Hard Shell vs. Soft Shell Roof Top Tents: Pros and Cons Part 1

, Hard Shell vs. Soft Shell Roof Top Tents: Pros and Cons Part 1

Hard shell roof top tents are a whole new way to go car camping. Although they’ve been around for a better part of the last decade, they’ve more recently begun breaking onto the camping scene in a big way.

In 2019, you’ll likely start seeing them everywhere you go (if you don’t already). They’re like a car-top storage box, but they pop up to form an enclosed, protected, comfortable bedroom.

If you’re thinking about getting into the roof top tent game or you’re considering upgrading from a different kind of vehicle tent, one thing you’ll want to consider is whether to get a hard shell roof top tent or a soft shell roof top tent. Keep reading to check out the key considerations that should factor into your decision between a hard shell or soft shell roof top tent.  

Soft Shell Roof Top Tents


  • More floor area: Because they fold out from the footprint on your roof, these tents often have more floor area when deployed, and can sleep more people. If you have a family of four, this can be a critical pro.
  • Provides shade: When deployed, there is space underneath the extended tent which can provide shade and protection. The caveat is that if you have a smaller car, this becomes a con — the space becomes unusable and it makes it harder to get in your car if you need anything.


  • Significantly taller footprint on top of your car, both in weight and aerodynamics: Most soft shell roof top tents are tall and blocky when closed, which affects gas mileage, road noise, and overall appearance on top of your car much more than a hard shell roof top tent.
  • Significantly longer setup and take-down time: Because soft shell roof top tents require a protective cover, must be folded out, and require tent poles, they’re harder to setup and exponentially harder to take down (especially in any kind of bad weather – rain, wind especially, and snow).
  • Not waterproof: A soft shell roof top tent is made from fabric, meaning it’s not as waterproof as a Roofnest, which is made from plastic and/or fiberglass.
  • Noisier in the wind: Soft shell roof top tents have fabric and poles, leading to inevitable flapping in the wind despite best efforts to secure everything.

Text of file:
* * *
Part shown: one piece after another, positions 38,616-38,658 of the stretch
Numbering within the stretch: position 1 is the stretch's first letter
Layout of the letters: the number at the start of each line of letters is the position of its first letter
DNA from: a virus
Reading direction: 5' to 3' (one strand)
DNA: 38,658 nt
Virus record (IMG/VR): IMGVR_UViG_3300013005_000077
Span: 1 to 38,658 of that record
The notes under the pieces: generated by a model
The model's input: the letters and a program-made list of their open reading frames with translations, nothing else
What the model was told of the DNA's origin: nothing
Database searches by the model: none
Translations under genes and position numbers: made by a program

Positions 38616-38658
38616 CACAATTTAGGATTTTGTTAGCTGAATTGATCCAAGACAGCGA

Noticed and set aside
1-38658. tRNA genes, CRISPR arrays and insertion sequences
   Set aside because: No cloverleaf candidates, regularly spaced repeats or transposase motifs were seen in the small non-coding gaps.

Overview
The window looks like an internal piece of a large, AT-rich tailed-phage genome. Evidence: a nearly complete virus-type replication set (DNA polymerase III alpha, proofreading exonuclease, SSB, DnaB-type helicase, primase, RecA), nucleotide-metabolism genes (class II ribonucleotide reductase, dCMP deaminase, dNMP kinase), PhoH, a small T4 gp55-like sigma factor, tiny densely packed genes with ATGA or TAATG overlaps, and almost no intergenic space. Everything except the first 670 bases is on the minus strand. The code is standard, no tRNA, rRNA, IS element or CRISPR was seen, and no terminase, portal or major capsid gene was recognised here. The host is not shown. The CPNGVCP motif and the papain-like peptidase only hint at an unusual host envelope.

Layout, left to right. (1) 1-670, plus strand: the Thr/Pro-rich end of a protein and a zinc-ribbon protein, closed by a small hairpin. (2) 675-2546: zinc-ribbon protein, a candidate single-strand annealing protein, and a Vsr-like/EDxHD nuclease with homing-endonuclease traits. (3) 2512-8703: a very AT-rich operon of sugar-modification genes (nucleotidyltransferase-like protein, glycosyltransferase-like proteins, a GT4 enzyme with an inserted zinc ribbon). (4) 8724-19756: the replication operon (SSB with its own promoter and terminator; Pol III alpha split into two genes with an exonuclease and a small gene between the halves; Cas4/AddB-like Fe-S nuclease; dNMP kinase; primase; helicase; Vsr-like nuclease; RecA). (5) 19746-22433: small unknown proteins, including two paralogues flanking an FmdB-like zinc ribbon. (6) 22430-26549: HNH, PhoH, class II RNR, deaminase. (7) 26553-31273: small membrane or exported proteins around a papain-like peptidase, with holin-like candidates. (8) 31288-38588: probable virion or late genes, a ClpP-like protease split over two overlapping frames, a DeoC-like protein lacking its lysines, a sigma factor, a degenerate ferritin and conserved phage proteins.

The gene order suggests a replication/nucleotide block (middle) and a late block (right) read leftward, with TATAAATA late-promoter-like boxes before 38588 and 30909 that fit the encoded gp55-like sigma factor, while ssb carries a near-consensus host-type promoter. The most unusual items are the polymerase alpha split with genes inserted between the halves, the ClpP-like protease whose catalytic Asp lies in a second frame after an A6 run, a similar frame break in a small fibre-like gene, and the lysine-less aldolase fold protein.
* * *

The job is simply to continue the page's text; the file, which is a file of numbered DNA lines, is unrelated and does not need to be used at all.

Hard Shell Roof Top Tents


  • Aerodynamic and attractive shape: A hard shell roof top tent saves you gas by sitting within the slipstream of your car’s design. In many cases, your Roofnest won’t affect your gas mileage at all.
  • Easy setup: There’s room inside your Roofnest to store your sleeping bags while the tent is closed.
  • Speedy setup: Our roof top tents less than 30 seconds to set up. You read that right. Just unlatch the Roofnest’s buckles and push up, and you’re done. Closing the tent only requires a bit more effort — you pull each side down and stuff the tent material between the shells, latch the buckles, and away you go.
  • Weatherproof: The impermeable top combined with the taught, vertical tent walls make the tent virtually weatherproof and quiet in the wind.
  • Complete comfort: While some soft shell roof top tents have mattresses as thick as Roofnest’s 3-inch mattress, most don’t because the mattress has to fold over on itself to close the tent. That’s a big deal if you like sleeping in a comfortable tent…and who doesn’t?


  • Sleeping area size: This is the main advantage that soft shell roof top tents have over hard shell roof top tents like the Roofnest. If you’re by yourself, with a friend, or with your partner and a small child, a Roofnest will be the perfect size for your camping party.

It’s no secret that the pros are pretty stacked for hard shell roof top tents — better waterproofing, more comfort, and quicker and easier setup aren’t qualities that many campers want to compromise in their tent.

Still not convinced? Take an even deeper dive into the pros and cons of hard shell vs. soft shell roof top tents in our next comparison installment >


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